What is Speechification?

Here are some words I wrote to prompt me in a meeting that Russell and Roo and myself went to at the BBC yesterday. It was like the nicest pitch meeting you’ve ever been to. Lots of important and interesting people from the Internet side of the BBC asked many questions and made many suggestions: a really open and positive reaction to what we’re doing with BBC stuff at Speechification and Watchification. Thanks especially to Jem Stone and to Sophie Walpole for putting it all together.

What is Speechification?

It’s curation. For years now visionary-types have been saying that pretty soon people will be curating media. Well, we’re actually doing it. The world’s just been waiting for a large enough and accessible enough bank of content to play with. So we roam the corridors of the BBC’s archive selecting the stuff we think is really excellent, unusual or important and putting it on display at Speechification.com.

It’s cheeky. We definitely push at the edges of what it’s OK to do with BBC content and we do this not because we’re pirates or vandals but because we want to exert some gentle pressure on the corporation’s leaders to do the right thing about rights, access, archiving etc.

It’s shareholder activism. Greens who want to influence the behaviour of smokestack corporations buy a handful of shares and show up at the annual general meeting to heckle the board. We don’t own shares in the BBC but we’re licence fee-payers so we’re at least stakeholders: opinionated, supportive stakeholders.

It’s a celebration. The BBC’s speech output is one of the glories of British culture. I don’t want to sound smarmy but listening to an evening of great programmes on Radio 4 is a privilege: the kind of condensed emotional and intellectual experience that leaves you smiling without knowing exactly why. We want the world to know about this stuff.

It’s unofficial PR for the neglected stuff. Mark Damazer is on record as saying that Radio 4 doesn’t do a good enough job of marketing its own output. He’s dead right. More than once we’ve featured programmes at Speechification that go out at ungodly hours, don’t have any useful information at bbc.co.uk and weren’t important enough to warrant a press release. We’re often the only people to write about a show anywhere. For these shows we’re an unpaid marketing department. We should bill them.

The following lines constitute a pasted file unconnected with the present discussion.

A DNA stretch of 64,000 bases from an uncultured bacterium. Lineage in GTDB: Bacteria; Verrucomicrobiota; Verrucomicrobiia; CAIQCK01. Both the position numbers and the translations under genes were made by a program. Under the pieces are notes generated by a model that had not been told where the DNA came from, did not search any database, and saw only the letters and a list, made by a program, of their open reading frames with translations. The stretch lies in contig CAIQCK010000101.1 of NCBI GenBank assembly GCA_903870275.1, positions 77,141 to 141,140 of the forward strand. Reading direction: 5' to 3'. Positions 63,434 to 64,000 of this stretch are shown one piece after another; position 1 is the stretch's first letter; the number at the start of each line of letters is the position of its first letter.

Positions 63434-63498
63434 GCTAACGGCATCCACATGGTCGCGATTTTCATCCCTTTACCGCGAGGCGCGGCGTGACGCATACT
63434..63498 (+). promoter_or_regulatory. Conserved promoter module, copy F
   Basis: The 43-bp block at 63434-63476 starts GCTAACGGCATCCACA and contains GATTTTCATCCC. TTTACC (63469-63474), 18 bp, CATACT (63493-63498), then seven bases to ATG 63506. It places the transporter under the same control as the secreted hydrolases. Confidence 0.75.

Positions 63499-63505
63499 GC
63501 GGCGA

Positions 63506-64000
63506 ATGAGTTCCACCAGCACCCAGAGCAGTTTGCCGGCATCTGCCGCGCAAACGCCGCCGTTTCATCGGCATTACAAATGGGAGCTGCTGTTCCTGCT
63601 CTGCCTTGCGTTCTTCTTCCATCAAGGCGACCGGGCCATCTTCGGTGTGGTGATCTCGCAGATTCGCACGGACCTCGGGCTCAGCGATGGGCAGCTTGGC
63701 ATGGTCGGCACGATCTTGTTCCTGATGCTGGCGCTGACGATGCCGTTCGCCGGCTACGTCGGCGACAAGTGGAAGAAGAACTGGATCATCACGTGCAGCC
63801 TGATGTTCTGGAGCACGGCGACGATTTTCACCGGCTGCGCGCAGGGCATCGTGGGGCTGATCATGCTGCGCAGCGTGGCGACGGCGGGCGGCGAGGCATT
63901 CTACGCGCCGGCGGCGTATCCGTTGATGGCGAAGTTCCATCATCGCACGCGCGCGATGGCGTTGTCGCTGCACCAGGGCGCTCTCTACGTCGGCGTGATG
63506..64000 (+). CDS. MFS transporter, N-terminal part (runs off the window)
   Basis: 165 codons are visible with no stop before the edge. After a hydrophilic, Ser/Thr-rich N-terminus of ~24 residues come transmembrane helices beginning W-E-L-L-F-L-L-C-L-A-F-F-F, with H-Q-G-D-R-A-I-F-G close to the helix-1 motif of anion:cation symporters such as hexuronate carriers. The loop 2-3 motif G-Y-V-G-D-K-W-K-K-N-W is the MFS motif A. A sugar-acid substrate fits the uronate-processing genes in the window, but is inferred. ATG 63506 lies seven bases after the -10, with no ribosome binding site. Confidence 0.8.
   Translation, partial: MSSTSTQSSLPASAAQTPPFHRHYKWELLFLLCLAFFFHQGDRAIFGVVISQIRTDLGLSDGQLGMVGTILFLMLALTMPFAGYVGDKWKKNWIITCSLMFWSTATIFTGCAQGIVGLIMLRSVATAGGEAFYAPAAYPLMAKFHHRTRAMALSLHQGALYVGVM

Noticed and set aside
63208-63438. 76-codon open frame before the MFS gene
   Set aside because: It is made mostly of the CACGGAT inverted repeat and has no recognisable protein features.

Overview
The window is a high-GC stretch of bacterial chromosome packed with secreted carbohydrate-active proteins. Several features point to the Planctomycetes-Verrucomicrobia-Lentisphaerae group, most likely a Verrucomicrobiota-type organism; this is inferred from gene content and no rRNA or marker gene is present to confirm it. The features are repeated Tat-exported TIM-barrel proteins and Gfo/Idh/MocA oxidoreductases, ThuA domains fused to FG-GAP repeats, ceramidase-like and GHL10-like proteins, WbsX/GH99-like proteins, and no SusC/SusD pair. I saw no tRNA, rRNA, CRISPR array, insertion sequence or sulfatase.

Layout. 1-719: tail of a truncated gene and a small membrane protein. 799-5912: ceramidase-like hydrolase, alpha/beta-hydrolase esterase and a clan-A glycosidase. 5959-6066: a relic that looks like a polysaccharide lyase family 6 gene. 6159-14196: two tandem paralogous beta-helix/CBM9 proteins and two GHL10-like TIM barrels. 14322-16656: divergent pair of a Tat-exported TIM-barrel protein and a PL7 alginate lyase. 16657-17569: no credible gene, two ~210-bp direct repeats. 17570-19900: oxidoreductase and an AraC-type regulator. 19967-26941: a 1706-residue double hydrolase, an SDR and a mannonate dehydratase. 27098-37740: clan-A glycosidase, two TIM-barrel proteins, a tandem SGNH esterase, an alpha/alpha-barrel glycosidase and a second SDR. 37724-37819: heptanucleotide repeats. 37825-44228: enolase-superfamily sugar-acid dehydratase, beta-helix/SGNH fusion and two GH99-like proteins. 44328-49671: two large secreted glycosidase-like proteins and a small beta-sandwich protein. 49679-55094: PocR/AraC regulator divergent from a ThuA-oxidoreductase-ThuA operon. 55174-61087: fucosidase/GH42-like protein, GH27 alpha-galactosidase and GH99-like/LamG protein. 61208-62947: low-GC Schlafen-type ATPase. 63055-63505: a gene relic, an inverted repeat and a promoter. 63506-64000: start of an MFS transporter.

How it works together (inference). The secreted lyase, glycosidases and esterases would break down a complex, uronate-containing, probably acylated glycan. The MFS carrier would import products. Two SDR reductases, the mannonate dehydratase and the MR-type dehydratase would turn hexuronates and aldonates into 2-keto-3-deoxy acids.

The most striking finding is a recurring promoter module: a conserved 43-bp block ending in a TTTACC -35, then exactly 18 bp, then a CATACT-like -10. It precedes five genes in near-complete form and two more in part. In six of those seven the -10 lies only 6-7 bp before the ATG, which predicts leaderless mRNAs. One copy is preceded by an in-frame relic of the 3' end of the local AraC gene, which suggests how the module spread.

Speechification improved (again)!

I’ve been meaning to say for a while that we’ve improved Speechification again. New contributor James Bridle has cleverly embedded a player in every entry so you listen to shows with ease right there on the page. You’ll probably still want to subscribe to the podcast, which is getting pretty popular now. The other thing I’d like you to to do is make sure you let us know what you think of Speechification and suggest good speech radio programmes you think we should be featuring.

A Speechification player you can embed

Hey. Look over there! In the right-hand nav. Yes, it’s a Speechification player. You can now listen to top speech radio picks from the Speechification crew right here at Bowblog.com. The player is a clever blend of RSS and Yahoo Pipes or something. We got the idea from Giles who did it first and Roo made ours. The player is a thing of beauty (that’s Yahoo’s handiwork) and you can just click on that little ‘Y’ icon and copy the code to paste into your own blog (you might need to adjust the width of the embed but that’s easy and the player is very forgiving: it’ll squeeze into really narrow places). Of course, you can also listen by subscribing to the podcast or just visit the web site.

Speechification improved!

A transistor radio from www.flickr.com/photos/54177448@N00/
Hey. You should get over to Speechification. We upgraded (actually, Roo upgraded). So we now have comments, links in the navbar, better programme credits. Oh, and comments. Did I mention comments? So now you can comment. Nip over and leave a comment.